Instead of the method of causing the orbiting rotation in the lower end of the glass pipe 45, the pair of electrodes 12 and 12′ that are not on the same axis can be formed by dislocating one metal foil 24 (electrode assembly) from the other metal foil 24′ (electrode assembly) by a predetermined amount at the time of insertion into the glass pipe 45 and sealing. Furthermore, only a part of the glass tube (glass portion) 22 is heated with the burner 50 while controlling the rotation speed of the glass pipe 45, so that the electrode central axis 19 of the electrode 12 can be dislocated from the virtual same axis 19′. In other words, the glass tube 22 is not uniformly heated, and a predetermined portion of the glass portion is melted by local heating to dislocate the metal 24 (electrode assembly) from the central position, so that the electrode central axis 19 of the electrode 12 can be dislocated.

Furthermore, as shown in FIG. 10, the electrode 12 is connected to the metal foil 24 with a tilt of a predetermined angle &agr; with respect to, for example, the other electrode central axis 19′ (or the virtual common axis 19′), and the electrode 12 and the metal foil 24 are sealed in the glass portion 22, so that the lamp where the pair of electrodes are not on the same axis can be produced. Instead of the tilted electrode 12, electrodes that are dislocated in parallel or those having a bent head portion also can be sealed therein to obtain the structure where the pair of electrodes 12 and 12′ are not on the same axis.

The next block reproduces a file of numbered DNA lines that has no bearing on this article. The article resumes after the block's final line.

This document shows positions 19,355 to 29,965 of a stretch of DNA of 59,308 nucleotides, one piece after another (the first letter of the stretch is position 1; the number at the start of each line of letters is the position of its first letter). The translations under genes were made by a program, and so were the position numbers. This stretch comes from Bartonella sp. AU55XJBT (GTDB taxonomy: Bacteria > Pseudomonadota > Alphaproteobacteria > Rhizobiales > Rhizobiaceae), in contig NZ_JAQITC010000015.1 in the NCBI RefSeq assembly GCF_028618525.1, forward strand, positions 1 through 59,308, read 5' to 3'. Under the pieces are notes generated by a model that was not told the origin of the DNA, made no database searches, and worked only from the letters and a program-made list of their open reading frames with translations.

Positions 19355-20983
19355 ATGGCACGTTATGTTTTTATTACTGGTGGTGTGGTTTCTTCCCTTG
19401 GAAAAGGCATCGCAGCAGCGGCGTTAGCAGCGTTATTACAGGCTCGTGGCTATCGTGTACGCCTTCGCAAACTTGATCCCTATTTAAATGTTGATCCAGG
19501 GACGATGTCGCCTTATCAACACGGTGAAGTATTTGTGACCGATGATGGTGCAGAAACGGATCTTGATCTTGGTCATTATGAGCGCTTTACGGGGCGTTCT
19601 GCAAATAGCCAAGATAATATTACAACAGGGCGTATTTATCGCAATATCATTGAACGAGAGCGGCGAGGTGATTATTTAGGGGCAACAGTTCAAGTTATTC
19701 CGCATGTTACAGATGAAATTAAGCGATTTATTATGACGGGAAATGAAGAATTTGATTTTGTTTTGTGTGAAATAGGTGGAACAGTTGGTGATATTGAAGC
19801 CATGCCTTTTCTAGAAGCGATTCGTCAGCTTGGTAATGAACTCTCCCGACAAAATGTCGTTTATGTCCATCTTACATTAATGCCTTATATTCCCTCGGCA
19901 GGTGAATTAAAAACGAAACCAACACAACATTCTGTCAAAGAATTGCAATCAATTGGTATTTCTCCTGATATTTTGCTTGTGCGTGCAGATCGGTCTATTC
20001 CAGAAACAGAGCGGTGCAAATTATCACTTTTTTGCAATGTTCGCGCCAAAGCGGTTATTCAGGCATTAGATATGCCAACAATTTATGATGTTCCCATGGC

Embodiment 2

The mercury lamp of Embodiment 1 can be formed into a lamp unit in combination with a reflecting mirror. FIG. 11 is a schematic cross-sectional view of a lamp unit 500 including the mercury lamp 100 of Embodiment 1.

The lamp unit 500 includes the mercury lamp 100 including a substantially spherical luminous portion 10 and a pair of sealing portions 20 and a reflecting mirror 60 for reflecting light emitted from the mercury lamp 100. The mercury lamp 100 is only illustrative, and any one of the mercury lamps of the above embodiments can be used.

The reflecting mirror 60 is designed to reflect the radiated light from the mercury lamp 100 such that the light becomes, for example, a parallel luminous flux, a focused luminous flux converged on a predetermined small area, or a divergent luminous flux equal to that emitted from a predetermined small area. As the reflecting mirror 60, a parabolic reflector or an ellipsoidal mirror can be used, for example.

In this embodiment, a lamp base 55 is attached to one of the sealing portion 20 of the mercury lamp 100, and the external lead 30 extending from the sealing portion 20 and the lamp base 55 are electrically connected. The sealing portion 20 attached with the lamp base 55 is adhered to the reflecting mirror 60, for example, with an inorganic adhesive (e.g., cement) so that they are integrated. A lead wire 65 is electrically connected to the external lead 30 of the sealing portion 20 positioned on the front opening 60a side of the reflecting mirror 60. The lead wire 65 extends from the external lead 30 to the outside of the reflecting mirror 60 through an opening 62 for a lead wire of the reflecting mirror 60. For example, a front glass can be attached to the front opening 60a of the reflecting mirror 60.